By Geoffrey Smith
Investing.com — Credit Suisse’s (NYSE:) credit rating took another hit on Wednesday, Standard & Poor’s judging that its plans for a thorough makeover look fraught with execution risk.
S&P cut the Swiss bank’s long-term rating by one notch to BBB-, the lowest rating that still qualifies as investment grade, saying that it sees “material execution risks amid a deteriorating and volatile economic and market environment.”
It added that “some details around asset sales remain unclear,” but nonetheless left the bank’s outlook at ‘stable’.
CS’s management last week unveiled a radical restructuring aimed at pulling the bank out of a long decline caused by erratic leadership and poor risk management. It aims to raise $4 billion in new capital, with Saudi National Bank leading the capital increase by taking a stake of 9.9%.
In addition, it aims to withdraw largely from investment banking, spinning off those activities under a revamped Credit Suisse First Boston brand. It has already agreed in principle to sell its securitized products business to a consortium led by private equity companies.
There was, however, also some good news for the bank on Wednesday. S&P’s big rival Moody’s decided against cutting its rating any further, although it did cut the rating of one of its biggest subsidiaries, while the Financial Times reported that the Qatari Investment Authority intends to raise its stake in the bank, along with Saudi Arabian-based investment company Olayan.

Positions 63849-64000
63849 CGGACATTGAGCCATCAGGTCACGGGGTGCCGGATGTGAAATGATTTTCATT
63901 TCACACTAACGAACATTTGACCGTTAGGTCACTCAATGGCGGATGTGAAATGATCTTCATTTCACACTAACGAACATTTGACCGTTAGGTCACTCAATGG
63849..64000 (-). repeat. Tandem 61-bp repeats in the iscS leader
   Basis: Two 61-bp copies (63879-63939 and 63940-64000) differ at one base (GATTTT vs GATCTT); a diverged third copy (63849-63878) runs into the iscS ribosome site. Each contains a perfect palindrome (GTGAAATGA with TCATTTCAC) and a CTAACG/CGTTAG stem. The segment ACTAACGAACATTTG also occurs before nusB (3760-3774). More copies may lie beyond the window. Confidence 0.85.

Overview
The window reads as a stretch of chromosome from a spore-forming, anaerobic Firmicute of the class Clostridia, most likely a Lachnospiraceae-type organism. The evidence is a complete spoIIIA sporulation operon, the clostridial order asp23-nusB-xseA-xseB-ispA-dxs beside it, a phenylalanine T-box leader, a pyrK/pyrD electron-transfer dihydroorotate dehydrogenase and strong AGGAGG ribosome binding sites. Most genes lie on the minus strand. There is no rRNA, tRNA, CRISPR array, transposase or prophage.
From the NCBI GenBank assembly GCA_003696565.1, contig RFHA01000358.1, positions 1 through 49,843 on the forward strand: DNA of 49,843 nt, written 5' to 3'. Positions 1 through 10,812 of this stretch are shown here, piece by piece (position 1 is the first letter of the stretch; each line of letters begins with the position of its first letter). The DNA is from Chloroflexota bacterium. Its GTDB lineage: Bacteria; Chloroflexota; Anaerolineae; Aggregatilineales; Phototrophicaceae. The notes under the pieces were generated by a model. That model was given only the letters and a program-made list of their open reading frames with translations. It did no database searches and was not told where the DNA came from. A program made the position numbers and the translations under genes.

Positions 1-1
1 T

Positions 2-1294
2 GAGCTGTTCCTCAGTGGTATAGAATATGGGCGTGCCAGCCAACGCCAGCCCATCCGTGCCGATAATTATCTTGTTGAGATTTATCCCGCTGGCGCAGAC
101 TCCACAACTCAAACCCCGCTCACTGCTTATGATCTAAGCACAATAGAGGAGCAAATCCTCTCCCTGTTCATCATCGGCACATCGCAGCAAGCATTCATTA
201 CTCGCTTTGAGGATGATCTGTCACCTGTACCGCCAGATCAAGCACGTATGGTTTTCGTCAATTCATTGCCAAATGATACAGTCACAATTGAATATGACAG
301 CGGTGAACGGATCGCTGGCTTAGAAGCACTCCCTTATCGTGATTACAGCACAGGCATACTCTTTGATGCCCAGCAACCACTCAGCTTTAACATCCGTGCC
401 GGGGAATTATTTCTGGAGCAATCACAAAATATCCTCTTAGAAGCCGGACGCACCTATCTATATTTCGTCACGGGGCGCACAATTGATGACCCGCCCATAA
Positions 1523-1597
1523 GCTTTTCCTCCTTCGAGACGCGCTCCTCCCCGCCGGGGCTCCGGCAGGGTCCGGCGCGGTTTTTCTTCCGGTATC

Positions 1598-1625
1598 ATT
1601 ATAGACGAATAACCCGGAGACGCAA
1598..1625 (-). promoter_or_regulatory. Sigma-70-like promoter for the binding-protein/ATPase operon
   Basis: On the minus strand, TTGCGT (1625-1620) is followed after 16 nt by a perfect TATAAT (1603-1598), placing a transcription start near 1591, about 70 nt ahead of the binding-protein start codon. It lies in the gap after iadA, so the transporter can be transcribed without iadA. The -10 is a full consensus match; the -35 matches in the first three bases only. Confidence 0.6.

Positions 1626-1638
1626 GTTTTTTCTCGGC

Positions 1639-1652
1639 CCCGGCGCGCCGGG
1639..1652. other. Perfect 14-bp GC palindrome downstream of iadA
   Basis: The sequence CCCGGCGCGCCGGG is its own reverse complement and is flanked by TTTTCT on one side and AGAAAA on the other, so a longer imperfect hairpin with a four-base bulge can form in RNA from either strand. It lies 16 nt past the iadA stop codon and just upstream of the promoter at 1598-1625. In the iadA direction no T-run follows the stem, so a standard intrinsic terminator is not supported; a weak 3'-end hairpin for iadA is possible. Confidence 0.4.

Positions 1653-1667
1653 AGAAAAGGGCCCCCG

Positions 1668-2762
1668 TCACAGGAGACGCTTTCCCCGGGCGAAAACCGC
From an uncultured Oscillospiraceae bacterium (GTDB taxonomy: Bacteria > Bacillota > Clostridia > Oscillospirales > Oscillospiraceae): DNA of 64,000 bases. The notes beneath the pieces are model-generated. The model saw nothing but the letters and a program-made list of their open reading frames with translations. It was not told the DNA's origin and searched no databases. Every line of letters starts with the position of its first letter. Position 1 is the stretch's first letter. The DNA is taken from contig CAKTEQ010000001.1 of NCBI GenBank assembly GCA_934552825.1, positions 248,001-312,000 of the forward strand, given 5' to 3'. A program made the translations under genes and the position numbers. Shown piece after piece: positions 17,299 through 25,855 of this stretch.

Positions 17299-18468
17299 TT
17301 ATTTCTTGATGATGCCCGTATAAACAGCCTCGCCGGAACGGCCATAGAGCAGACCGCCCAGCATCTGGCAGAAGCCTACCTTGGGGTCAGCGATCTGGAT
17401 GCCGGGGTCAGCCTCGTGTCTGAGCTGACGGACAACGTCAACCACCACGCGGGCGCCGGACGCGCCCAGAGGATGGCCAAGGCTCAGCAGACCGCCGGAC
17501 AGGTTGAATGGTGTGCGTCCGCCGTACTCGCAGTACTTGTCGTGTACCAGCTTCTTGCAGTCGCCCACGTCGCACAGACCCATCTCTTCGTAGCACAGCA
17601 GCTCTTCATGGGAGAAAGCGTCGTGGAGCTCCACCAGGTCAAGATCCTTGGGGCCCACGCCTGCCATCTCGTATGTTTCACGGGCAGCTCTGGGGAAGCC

After the capital raise, the three middle eastern groups could hold just under 25% of the bank, the FT said, citing people familiar with the matter.
The $4 billion capital increase will plug a hole in the balance sheet created by a similar-sized loss in the third quarter, which was the Swiss bank’s fourth consecutive quarterly loss. Whether the bank can flourish after that will depend on its success in bringing back high net worth individuals to its global asset and wealth management businesses, after a sharp acceleration in outflows over the last three months.
Story Credit: investing.com